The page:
Back in late September 2013, Milwaukee outfielder Carlos Gomez tripped the Braves’ triggers when he blasted one out against Paul Maholm, a pitcher against whom he had better than respectable performance papers, enough so that Maholm had hit him with a pitch or three in the recent past, enough so to leave Gomez with a sour taste at minimum.

Now, in the top of the first in Turner Field (the Braves hadn’t yet dumped the still-not-so-old yard for Truist Park), Gomez sent Maholm’s one-out, 0-1 service over the left center field fence. He didn’t celebrate the blast so much as he pronounced it payback for a plunk too many, and he let Maholm know it. Uh-oh.

As he rounded first, then-Braves first baseman Freddie Freeman barked at him. As he rounded third, he was slightly surprised to see McCann ambling up the line, out from behind the plate, hell bent on arresting him with a choice, howling lecture accompanying the handcuffs.

Well, not so much handcuffs, but Gomez never got to hit the plate as McCann obstructed him in anger and the benches emptied. “Gomez believes Maholm drilled him intentionally two months ago, and this was his payback,” wrote ESPN’s Tim Keown at the time. “‘You hit me. I hit you,’ were apparently the words that rocked the Braves’ world. Is that a worse offense than intentionally hitting someone?”

At least McCann never went further than stopping someone to bawl him out. Sucker punching wasn’t part of his Fun Police gear.

Who knows what among the Caribes players flipped their switches when Castro looked into their dugout? Who knows what Castro had in mind when he looked? Had there been words between them over his two previous bombs in the game?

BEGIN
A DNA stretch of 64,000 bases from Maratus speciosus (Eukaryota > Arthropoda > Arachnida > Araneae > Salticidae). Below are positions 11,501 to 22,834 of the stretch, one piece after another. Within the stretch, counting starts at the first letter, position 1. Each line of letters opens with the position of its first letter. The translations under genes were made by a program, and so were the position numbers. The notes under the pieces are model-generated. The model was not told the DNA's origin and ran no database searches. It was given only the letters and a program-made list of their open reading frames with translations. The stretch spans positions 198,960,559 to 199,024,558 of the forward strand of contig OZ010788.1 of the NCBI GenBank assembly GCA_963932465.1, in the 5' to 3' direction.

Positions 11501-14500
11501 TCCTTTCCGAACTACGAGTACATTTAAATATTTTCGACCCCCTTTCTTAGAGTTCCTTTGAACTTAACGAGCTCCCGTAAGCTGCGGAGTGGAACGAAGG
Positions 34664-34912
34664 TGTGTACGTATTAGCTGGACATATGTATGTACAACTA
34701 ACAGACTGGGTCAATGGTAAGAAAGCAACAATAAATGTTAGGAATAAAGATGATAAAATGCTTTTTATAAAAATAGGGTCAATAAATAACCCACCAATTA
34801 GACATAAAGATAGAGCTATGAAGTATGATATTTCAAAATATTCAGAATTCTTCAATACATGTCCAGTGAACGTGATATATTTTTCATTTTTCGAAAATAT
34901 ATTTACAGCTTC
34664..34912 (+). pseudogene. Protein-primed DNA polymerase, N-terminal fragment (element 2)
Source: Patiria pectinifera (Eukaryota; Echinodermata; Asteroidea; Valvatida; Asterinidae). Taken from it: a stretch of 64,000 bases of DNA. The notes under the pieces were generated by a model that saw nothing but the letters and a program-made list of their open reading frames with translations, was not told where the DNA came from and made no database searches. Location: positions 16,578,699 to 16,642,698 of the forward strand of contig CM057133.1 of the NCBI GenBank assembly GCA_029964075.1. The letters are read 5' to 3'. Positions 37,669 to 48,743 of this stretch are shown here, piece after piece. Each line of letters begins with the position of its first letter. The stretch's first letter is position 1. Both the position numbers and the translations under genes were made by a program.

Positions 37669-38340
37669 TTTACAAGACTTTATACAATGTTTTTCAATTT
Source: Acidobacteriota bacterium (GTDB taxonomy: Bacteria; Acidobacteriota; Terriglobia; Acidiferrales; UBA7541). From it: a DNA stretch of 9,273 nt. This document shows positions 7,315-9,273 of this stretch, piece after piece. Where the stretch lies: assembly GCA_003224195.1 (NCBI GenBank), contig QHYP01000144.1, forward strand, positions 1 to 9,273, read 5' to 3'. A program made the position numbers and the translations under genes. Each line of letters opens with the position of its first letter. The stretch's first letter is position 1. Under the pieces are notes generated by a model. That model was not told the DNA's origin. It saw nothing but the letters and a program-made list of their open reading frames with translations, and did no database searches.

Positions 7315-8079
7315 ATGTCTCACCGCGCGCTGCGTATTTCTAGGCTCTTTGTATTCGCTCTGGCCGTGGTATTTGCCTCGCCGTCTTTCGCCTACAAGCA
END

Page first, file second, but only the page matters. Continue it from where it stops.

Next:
“This is not representative of baseball in Latin America,” tweeted my friend (and former Call to the Pen editor) Manuel Gómez. “Latinos are known for bringing sazón to the game. Clearly, there is some animosity between these particular teams and it was expressed in violence on the field. We are better than this!”

Tiburones went on to finish what they started, a 6-4 win. But no matter who said what to whom, Cabrera came away resembling a bit of a hypocrite. We take you back to 22 September 2016, in Citi Field, the Mets down two, when Cabrera walked it off against the Phillies with a three-run blast into the bullpen behind the right field fence.

He flipped his bat toward the Mets dugout and looked there as he started running it out. OK, he looked into his own dugout and not the opposition’s. But still. Apparently, Cabrera was fine with a flip if it came off a game-winner. But in his older baseball age he’s none too fine with a flip if it’s flipped off a blast hit before the game actually ends.

Cabrera’s not too likely to find a Show suitor for 2023. The last thing needed by a Show still coming to terms with letting the kids play is an old fart whose uniform might have sal de mi césped! as a p.s. beneath his name.